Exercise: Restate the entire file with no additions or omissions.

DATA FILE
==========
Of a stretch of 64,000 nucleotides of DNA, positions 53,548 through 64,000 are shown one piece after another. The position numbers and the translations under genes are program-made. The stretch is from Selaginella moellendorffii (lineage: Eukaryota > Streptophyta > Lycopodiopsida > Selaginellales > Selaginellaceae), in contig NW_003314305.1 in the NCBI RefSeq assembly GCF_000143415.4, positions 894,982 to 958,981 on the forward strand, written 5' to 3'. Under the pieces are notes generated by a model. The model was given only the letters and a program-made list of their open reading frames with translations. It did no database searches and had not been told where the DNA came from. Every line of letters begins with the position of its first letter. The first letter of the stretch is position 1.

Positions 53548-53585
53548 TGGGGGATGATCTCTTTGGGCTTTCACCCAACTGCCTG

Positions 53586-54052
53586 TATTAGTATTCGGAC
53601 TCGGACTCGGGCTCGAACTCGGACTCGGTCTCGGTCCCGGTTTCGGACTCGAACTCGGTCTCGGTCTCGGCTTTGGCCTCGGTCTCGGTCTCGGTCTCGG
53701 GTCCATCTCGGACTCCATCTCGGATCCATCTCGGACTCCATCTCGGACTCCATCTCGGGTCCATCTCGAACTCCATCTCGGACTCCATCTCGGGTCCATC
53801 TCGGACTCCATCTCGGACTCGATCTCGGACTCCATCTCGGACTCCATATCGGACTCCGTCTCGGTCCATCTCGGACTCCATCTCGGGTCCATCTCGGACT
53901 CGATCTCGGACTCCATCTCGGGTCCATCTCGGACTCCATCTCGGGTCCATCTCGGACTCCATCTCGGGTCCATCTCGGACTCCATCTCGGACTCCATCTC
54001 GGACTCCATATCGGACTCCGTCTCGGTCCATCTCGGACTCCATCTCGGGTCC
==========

Of a stretch of 64,000 nucleotides of DNA, positions 53,548 through 64,000 are shown one piece after another. The position numbers and the translations under genes are program-made. The stretch is from Selaginella moellendorffii (lineage: Eukaryota > Streptophyta > Lycopodiopsida > Selaginellales > Selaginellaceae), in contig NW_003314305.1 in the NCBI RefSeq assembly GCF_000143415.4, positions 894,982 to 958,981 on the forward strand, written 5' to 3'. Under the pieces are notes generated by a model. The model was given only the letters and a program-made list of their open reading frames with translations. It did no database searches and had not been told where the DNA came from. Every line of letters begins with the position of its first letter. The first letter of the stretch is position 1.

Positions 53548-53585
53548 TGGGGGATGATCTCTTTGGGCTTTCACCCAACTGCCTG

Positions 53586-54052
53586 TATTAGTATTCGGAC
53601 TCGGACTCGGGCTCGAACTCGGACTCGGTCTCGGTCCCGGTTTCGGACTCGAACTCGGTCTCGGTCTCGGCTTTGGCCTCGGTCTCGGTCTCGGTCTCGG
53701 GTCCATCTCGGACTCCATCTCGGATCCATCTCGGACTCCATCTCGGACTCCATCTCGGGTCCATCTCGAACTCCATCTCGGACTCCATCTCGGGTCCATC
53801 TCGGACTCCATCTCGGACTCGATCTCGGACTCCATCTCGGACTCCATATCGGACTCCGTCTCGGTCCATCTCGGACTCCATCTCGGGTCCATCTCGGACT
53901 CGATCTCGGACTCCATCTCGGGTCCATCTCGGACTCCATCTCGGGTCCATCTCGGACTCCATCTCGGGTCCATCTCGGACTCCATCTCGGACTCCATCTC
54001 GGACTCCATATCGGACTCCGTCTCGGTCCATCTCGGACTCCATCTCGGGTCC